Home Expat Blogs How to Be a Grown-Up in Mexico Part Two: Finding a Place...

How to Be a Grown-Up in Mexico Part Two: Finding a Place to Live in Mexico

Puerto Vallarta balcony view
Credit: Harriet Murray

Hola, amigos! Today we’re going to talk about getting a house or apartment set up, as well as getting everything for it. Shall we begin?

Need to find a place to live? You can look online, but you’ll likely need to be “on the ground” to find a place. A hotel or an Air BnB can serve as a nice temporary base while you explore.

Many cities don’t have just one central classified section for houses and apartments to rent, so you may need to sift through several. I would recommend Vivanuncios.com as a place to get started, and good old-fashioned local newspapers for print. Also, Craigslist.com is available for 16 cities in Mexico.

Another option is to Google “bienes raíces” (real estate) + the city you’re interested in, which should get you to some local sites with listings for rent or purchase. The sites aren’t always fantastic – think late 1990s website aesthetic – but they mostly get the job done.

Another way to find a place to live is simply by walking around neighborhoods you like looking for signs that say “se renta” (for rent) and calling the numbers listed.

Asking around can get you places, too, one of those old-fashioned ways of doing things I find so charming. I actually found my current house by asking a friend if he knew of any nice places for rent.

Also, many cities like Puerto Vallarta and other expat magnets have rental agents that handle a wide variety of properties for rent. Most speak English.

Houses and apartments are rented in the same way. Keep in mind that unlike many places north of the border, apartments are usually individually-owned, so the kind of apartment complex management staff you’re likely used to usually doesn’t exist in most places outside of the international resort cities, like Cabo, Cancún, etc.

To rent a house or an apartment, you’ll likely need to pay a deposit (the cost of the monthly rent), as well as the first month’s rent. Many owners also ask for an “aval,” which means a co-signer (probably local, and they will have to own land). They do this in part because the laws in Mexico lean heavily toward whoever is occupying a home, making it very difficult to force people out for failing to pay rent. With an aval, they can legally go after someone else for the rent money. That said, many waive this for foreigners, as they trust that we’re typically financially secure.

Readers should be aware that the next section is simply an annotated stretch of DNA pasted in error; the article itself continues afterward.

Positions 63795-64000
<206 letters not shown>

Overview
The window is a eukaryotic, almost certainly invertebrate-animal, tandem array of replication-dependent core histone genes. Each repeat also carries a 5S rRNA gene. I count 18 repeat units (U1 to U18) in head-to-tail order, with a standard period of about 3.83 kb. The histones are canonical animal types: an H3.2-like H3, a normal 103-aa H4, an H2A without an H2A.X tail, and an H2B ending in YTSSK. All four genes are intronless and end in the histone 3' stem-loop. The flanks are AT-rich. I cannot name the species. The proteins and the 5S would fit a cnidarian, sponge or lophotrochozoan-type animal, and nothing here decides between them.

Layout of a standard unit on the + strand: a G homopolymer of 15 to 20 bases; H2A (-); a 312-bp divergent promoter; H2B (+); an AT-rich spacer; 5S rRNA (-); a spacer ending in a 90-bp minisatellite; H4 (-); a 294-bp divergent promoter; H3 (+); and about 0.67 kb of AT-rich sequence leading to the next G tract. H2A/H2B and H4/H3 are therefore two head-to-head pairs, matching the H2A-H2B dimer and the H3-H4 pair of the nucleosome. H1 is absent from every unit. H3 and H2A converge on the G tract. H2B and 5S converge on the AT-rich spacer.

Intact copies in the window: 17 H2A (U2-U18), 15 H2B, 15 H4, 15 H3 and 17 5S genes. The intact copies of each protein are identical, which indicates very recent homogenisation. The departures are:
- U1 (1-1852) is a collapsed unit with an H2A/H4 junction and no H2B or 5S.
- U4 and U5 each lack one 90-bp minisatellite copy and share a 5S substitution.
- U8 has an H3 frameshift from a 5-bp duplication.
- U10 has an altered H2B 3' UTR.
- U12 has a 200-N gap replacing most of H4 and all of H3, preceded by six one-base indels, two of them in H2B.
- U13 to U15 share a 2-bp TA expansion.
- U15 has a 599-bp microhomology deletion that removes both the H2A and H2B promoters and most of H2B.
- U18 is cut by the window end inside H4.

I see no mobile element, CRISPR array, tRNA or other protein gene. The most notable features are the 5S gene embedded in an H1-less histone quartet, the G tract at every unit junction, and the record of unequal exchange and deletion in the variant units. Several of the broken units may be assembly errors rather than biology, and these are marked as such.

When it comes to services, water, electricity, phone/internet and gas will typically already be hooked up. The name and address on the bill will be that of the owner, so there’s no need to change it.

Most of the bills can be paid online these days, but many people still go out to pay them in cash. Gas will be paid when it’s delivered (you can usually pay with a card), and if you change to a new internet service, you’ll use your own information. Make sure to verify that all bills have been paid before you move in!

Now, let’s talk about the condition of the places for rent in Mexico.

Unless you are renting something considered high-end, the house or apartment will likely be given to you in whatever condition you originally saw it. There is not typically a process for going in and sprucing-up before the beginning of a contract the way you might expect in the rest of North America. If you’re lucky, it will be at least clean-ish.

Most houses for rent in Mexico also do not include refrigerators, and many don’t include stoves, so consider those as common as beds and sofas when it comes to thinking about the items you’ll need to buy and move around with you if you decide to go somewhere else.

Kitchens will likely be bare-bones, which is always surprising to me considering the amount of home cooking most Mexicans do. I’ve been shown apartments with literally a sink and no counters or cabinets by people with a completely straight face. Most kitchens (unless the place is super cheap) will at least have an area that can serve as a counter, but cabinets aren’t considered a building necessity.

You might also need to buy some furniture for the bathroom if you want a place to put your things. In general, just remember that storage space hasn’t typically been a big priority in the construction of Mexican homes, and many structural things you might consider essential will simply not be present. In one home I lived in, I installed a total of 11 shelves.

Blinds on the windows should not be expected, and unless the previous tenant left curtains, there might not be curtain rods either.

One caveat for this information on things you will need to buy for your rental: major expat centers, and especially the international resort cities, have pretty well-equipped properties because of the local demand.

I love to decorate, and have asked for permission to paint pretty much every place I’ve lived in. The answer overwhelmingly has been “knock yourself out.” Owners rarely pay for any needed repairs in the places they rent, especially if the contract has already started (the contract usually says you’re responsible for any repairs that come up anyway). They are more than happy to have renters make repairs and spruce up the place for them for free. Some have paid lip service to the idea of discounting the rent in exchange, but I’ve heard of very few actual incidences of this happening. It’s better in expat centers, especially if you are renting from a fellow expat who is used to landlords paying for repairs.

The good news is that if you’re like me and love to make a place your own with paint, shelving and other adjustments – you can! Just don’t forget to take what you can with you when you move.


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